Project Shield will route traffic through the company’s cloud platform to prevent outages
Google will offer news sites a free service to safeguard against DDoS attacks, the company has said.
The so-called Project Shield will also defend election monitoring and human rights websites, using a “reverse proxy” to route all a publisher’s traffic through Google’s cloud platform.
Webmasters can apply for the program her. Once approved, Google will send an email with further instructions.
According to the company, “a webmaster who has administrative privileges for the website and is able to modify DNS records should be able to set the service up in approximately 10 minutes.”
Google has assured users that they won’t use the information to serve ads, but only for “DDoS mitigation and caching and to improve the Project Shield service”.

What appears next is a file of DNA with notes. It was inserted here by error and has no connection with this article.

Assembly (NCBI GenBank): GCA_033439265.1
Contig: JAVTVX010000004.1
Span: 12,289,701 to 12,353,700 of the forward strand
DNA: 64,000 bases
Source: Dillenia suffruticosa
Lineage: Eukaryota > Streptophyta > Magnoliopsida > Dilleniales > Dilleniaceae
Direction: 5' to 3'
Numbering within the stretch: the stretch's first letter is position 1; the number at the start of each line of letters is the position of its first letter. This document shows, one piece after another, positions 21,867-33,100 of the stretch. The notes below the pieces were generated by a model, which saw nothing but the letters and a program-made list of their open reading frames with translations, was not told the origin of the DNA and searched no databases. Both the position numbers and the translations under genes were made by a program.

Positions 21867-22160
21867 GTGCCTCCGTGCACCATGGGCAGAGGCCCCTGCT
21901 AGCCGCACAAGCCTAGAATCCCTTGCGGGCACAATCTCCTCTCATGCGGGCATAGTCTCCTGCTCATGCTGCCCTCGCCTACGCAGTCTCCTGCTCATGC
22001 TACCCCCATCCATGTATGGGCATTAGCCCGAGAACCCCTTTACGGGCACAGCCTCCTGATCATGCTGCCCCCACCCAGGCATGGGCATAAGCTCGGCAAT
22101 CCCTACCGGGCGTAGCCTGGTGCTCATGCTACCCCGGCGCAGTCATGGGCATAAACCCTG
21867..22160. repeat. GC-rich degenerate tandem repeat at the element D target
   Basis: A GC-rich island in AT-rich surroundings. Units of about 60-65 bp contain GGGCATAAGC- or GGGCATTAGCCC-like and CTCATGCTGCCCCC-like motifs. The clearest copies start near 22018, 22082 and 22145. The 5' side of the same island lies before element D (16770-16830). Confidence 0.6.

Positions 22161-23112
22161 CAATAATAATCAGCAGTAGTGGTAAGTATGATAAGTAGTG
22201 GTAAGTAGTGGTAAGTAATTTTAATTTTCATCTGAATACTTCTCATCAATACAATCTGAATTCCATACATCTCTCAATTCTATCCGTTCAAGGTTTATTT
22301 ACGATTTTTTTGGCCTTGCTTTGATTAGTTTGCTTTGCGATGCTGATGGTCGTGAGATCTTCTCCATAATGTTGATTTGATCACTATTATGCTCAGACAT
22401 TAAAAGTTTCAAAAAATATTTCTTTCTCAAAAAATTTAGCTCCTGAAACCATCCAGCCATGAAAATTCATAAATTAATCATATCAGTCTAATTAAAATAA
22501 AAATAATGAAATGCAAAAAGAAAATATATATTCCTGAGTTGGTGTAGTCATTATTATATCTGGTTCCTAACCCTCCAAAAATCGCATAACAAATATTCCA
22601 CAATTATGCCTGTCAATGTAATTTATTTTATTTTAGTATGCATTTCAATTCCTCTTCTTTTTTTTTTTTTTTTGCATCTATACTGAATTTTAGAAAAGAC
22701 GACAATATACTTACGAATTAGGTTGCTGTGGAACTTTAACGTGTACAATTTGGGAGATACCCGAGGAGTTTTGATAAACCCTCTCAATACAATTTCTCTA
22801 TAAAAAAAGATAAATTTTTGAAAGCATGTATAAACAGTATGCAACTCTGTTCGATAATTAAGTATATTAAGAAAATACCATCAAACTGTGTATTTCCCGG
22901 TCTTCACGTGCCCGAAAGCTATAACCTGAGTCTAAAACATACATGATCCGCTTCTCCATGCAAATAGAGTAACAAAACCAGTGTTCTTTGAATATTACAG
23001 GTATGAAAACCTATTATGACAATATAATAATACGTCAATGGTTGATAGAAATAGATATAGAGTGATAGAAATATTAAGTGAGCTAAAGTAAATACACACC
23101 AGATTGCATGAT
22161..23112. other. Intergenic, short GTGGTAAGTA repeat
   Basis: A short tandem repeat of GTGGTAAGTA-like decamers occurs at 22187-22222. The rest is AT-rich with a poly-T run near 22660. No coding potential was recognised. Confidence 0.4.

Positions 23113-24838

DDoS attacks can be massively damaging to a business, resulting in lost revenues and productivity as well as causing a massive headache trying to fight them.
High-profile DDoS attacks have been launched against the Xbox Live and PlayStation Network gaming services, along with countless others.
“DDoS attacks are nothing new,” said Kaspersky Lab’s principal security researcher David Emm. “They’ve been a threat for many years and are one of the most popular weapons in a cybercriminals’ arsenal.”
“The problem is that today DDoS attacks can be set up cheaply and easily, from almost anyone.”
“In fact,” he said, “although the cost to businesses from this kind of attack is on average around £291,000, the simplest DDoS attack can be acquired for only £32.30 and ordered anonymously.”
“As a result, the volume of attacks has rapidly increased in recent years, so it’s imperative that businesses find an effective way to safeguard themselves from such attacks in 2016.”